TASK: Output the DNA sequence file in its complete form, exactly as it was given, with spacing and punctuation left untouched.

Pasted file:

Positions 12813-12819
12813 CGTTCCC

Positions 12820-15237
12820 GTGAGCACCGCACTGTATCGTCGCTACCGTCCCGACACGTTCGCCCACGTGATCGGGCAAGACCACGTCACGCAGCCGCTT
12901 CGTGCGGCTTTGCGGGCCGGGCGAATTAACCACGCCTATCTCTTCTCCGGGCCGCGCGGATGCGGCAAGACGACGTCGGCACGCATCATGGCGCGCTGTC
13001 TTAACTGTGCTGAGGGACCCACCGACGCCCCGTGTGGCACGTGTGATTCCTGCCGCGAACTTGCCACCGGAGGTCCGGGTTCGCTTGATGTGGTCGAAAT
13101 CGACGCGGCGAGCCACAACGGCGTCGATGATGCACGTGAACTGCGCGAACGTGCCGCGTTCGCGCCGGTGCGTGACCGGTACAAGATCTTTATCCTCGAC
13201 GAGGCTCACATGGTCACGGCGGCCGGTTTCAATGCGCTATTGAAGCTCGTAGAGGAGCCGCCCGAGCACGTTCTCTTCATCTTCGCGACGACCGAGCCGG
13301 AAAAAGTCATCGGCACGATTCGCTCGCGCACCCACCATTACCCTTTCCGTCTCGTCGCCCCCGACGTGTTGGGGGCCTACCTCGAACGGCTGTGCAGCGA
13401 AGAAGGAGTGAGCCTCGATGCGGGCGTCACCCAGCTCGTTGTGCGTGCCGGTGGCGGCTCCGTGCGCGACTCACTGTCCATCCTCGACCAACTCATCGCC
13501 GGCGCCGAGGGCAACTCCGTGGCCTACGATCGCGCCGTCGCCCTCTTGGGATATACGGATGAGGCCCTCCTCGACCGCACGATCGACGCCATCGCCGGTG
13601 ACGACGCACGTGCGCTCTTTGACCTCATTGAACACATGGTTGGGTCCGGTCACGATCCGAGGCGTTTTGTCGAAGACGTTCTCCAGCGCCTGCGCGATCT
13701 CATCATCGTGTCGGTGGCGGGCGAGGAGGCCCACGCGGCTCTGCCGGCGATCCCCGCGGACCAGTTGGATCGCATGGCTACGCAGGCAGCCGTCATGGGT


Positions 12813-12819
12813 CGTTCCC

Positions 12820-15237
12820 GTGAGCACCGCACTGTATCGTCGCTACCGTCCCGACACGTTCGCCCACGTGATCGGGCAAGACCACGTCACGCAGCCGCTT
12901 CGTGCGGCTTTGCGGGCCGGGCGAATTAACCACGCCTATCTCTTCTCCGGGCCGCGCGGATGCGGCAAGACGACGTCGGCACGCATCATGGCGCGCTGTC
13001 TTAACTGTGCTGAGGGACCCACCGACGCCCCGTGTGGCACGTGTGATTCCTGCCGCGAACTTGCCACCGGAGGTCCGGGTTCGCTTGATGTGGTCGAAAT
13101 CGACGCGGCGAGCCACAACGGCGTCGATGATGCACGTGAACTGCGCGAACGTGCCGCGTTCGCGCCGGTGCGTGACCGGTACAAGATCTTTATCCTCGAC
13201 GAGGCTCACATGGTCACGGCGGCCGGTTTCAATGCGCTATTGAAGCTCGTAGAGGAGCCGCCCGAGCACGTTCTCTTCATCTTCGCGACGACCGAGCCGG
13301 AAAAAGTCATCGGCACGATTCGCTCGCGCACCCACCATTACCCTTTCCGTCTCGTCGCCCCCGACGTGTTGGGGGCCTACCTCGAACGGCTGTGCAGCGA
13401 AGAAGGAGTGAGCCTCGATGCGGGCGTCACCCAGCTCGTTGTGCGTGCCGGTGGCGGCTCCGTGCGCGACTCACTGTCCATCCTCGACCAACTCATCGCC
13501 GGCGCCGAGGGCAACTCCGTGGCCTACGATCGCGCCGTCGCCCTCTTGGGATATACGGATGAGGCCCTCCTCGACCGCACGATCGACGCCATCGCCGGTG
13601 ACGACGCACGTGCGCTCTTTGACCTCATTGAACACATGGTTGGGTCCGGTCACGATCCGAGGCGTTTTGTCGAAGACGTTCTCCAGCGCCTGCGCGATCT
13701 CATCATCGTGTCGGTGGCGGGCGAGGAGGCCCACGCGGCTCTGCCGGCGATCCCCGCGGACCAGTTGGATCGCATGGCTACGCAGGCAGCCGTCATGGGT